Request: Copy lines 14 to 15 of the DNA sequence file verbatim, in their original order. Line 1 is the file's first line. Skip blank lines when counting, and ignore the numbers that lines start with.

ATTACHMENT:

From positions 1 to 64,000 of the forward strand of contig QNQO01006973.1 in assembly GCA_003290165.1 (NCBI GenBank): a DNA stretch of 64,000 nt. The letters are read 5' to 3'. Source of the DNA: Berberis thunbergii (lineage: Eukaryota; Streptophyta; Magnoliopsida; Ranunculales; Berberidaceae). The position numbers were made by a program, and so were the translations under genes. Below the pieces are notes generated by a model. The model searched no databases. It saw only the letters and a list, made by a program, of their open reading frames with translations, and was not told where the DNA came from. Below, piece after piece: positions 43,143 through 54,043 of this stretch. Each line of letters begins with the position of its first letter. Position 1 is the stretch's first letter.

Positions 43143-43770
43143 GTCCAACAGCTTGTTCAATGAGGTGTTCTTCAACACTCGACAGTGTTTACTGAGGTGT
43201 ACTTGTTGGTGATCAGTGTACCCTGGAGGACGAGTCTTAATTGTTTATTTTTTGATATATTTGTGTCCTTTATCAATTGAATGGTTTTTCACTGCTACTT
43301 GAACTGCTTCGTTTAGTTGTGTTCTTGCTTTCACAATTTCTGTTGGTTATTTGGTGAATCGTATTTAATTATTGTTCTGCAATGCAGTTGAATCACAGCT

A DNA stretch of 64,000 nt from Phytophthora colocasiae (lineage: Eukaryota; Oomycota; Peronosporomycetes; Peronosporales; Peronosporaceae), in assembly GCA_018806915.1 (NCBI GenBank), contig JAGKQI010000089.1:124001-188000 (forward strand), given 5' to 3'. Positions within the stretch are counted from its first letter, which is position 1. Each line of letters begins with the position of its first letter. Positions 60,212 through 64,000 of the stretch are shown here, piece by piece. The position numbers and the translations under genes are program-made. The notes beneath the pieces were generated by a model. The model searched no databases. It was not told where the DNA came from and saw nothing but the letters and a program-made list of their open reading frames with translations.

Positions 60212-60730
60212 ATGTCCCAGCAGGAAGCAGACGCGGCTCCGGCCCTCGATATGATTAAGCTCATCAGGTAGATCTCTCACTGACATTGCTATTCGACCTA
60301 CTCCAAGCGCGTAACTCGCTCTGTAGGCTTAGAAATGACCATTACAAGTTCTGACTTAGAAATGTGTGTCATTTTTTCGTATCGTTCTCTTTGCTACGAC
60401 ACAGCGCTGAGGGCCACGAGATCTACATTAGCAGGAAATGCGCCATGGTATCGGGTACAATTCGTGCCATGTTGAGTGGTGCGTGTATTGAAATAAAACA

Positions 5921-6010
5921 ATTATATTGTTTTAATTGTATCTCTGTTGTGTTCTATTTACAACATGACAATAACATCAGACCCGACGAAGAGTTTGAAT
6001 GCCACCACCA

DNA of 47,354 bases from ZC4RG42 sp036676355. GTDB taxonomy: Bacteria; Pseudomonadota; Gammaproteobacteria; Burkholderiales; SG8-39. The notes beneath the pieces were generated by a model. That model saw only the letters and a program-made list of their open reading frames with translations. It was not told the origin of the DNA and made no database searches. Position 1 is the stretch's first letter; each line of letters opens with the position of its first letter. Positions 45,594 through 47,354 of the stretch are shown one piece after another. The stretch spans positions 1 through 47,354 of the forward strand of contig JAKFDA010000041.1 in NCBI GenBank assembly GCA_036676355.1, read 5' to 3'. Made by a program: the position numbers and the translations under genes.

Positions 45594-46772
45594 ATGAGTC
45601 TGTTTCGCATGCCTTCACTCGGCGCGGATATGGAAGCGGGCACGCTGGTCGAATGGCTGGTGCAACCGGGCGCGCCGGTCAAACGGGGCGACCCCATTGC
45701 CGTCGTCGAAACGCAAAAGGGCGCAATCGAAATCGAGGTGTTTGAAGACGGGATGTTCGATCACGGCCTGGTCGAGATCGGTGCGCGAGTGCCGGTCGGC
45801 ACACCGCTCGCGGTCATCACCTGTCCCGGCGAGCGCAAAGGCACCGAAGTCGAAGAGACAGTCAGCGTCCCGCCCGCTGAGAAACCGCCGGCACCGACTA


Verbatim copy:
DNA of 47,354 bases from ZC4RG42 sp036676355. GTDB taxonomy: Bacteria; Pseudomonadota; Gammaproteobacteria; Burkholderiales; SG8-39. The notes beneath the pieces were generated by a model. That model saw only the letters and a program-made list of their open reading frames with translations. It was not told the origin of the DNA and made no database searches. Position 1 is the stretch's first letter; each line of letters opens with the position of its first letter. Positions 45,594 through 47,354 of the stretch are shown one piece after another. The stretch spans positions 1 through 47,354 of the forward strand of contig JAKFDA010000041.1 in NCBI GenBank assembly GCA_036676355.1, read 5' to 3'. Made by a program: the position numbers and the translations under genes.

Positions 45594-46772